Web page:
These distant root walls are also important for protecting Glurb, however. If you’re going to vine snare, it’s going to be in those first couple of turns to keep retaliation from hitting Glurb. Plan to take a few wounds, though, and to shift your summoner behind your front line. This is where swordsmen come in handy. They make excellent reinforcements since they can slip past Glurb and occupy root walls or corridors to keep the enemy from summoning any threat on Glurb. Outside of his spore carriers, Glurb’s events are more situational and apt to be built. Of the four, Swamp Dominion is great if you can get it in the mid game when the first champion hits the field. Since Glurb is always hanging around on the periphery, looking for ways to snipe a kill and set up a new root wall, he almost always is easy to angle for a large attack that can wipe out a five magic or more investment that the enemy commits to the field. Don’t mistake it, however. It’s not a summoner killer. You’ve got lots of other cards for that. So hope you find your Dominion when they’re sitting on a fat stack of magic and get prepare to harvest some tears.
Vine lash, in theory, can be a really strong card but due to the nature of Glurb’s swamps, it rarely puts out more than two wounds. It’s nice for hitting something that’s tough but mostly it goes to my magic pile to store up for boarboons.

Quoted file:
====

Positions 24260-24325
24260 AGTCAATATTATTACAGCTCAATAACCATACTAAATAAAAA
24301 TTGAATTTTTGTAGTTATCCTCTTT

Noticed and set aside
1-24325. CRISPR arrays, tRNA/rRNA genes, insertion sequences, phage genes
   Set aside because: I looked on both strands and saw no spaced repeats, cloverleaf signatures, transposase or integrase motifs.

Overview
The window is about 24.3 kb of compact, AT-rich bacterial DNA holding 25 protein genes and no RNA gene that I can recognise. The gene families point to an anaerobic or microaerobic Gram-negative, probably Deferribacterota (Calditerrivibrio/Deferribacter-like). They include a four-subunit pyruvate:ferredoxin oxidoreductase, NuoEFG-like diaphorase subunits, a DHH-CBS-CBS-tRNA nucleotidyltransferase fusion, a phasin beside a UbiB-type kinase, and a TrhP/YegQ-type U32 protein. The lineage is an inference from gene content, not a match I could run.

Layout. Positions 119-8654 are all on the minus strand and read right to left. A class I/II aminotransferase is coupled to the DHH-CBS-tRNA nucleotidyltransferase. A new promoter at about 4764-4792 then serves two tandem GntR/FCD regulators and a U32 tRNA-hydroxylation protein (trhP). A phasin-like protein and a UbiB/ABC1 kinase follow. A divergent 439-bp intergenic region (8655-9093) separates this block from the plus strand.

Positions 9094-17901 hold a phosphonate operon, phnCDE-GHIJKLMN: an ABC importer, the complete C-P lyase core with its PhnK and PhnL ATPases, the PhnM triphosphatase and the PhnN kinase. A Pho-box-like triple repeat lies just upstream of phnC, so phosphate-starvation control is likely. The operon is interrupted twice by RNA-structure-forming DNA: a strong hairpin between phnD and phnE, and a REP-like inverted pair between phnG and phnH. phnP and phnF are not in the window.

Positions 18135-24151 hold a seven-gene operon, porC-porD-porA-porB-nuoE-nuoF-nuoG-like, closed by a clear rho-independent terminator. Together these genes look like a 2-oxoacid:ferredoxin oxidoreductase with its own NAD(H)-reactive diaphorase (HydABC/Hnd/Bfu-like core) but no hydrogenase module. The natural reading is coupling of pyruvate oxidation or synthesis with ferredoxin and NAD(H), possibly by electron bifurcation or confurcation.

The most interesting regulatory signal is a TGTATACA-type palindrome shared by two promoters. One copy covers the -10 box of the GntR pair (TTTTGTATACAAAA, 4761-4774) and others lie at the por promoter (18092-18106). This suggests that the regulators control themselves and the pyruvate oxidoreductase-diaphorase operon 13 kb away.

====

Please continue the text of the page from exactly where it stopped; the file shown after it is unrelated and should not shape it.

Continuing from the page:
I actually love these dopey looking lugs. I was rather cool towards them on reveal. Their ability makes them a one magic point saving for the first turn they arrive but then they’re effectively overpriced (as they have no ability) after that turn. At three health, they’re apt to live through one turn too. What I failed to appreciate in my initial evaluation, however, was that spore carriers exist waiting to turn their sudden appearance into a root wall post that first turn usefulness. Not to say that a boarboon which is ignored after being summoned is useless, either. Two attacks natively is still a sizable threat to commons and champions alike. And since they no longer have any further use other than rampaging for you, it’s not a sacrifice to have them make suicidal dives on the enemy summoner. More than that, they’re brain dead easy to use which is a plus since it means they don’t need complicated set-ups in order to be effective.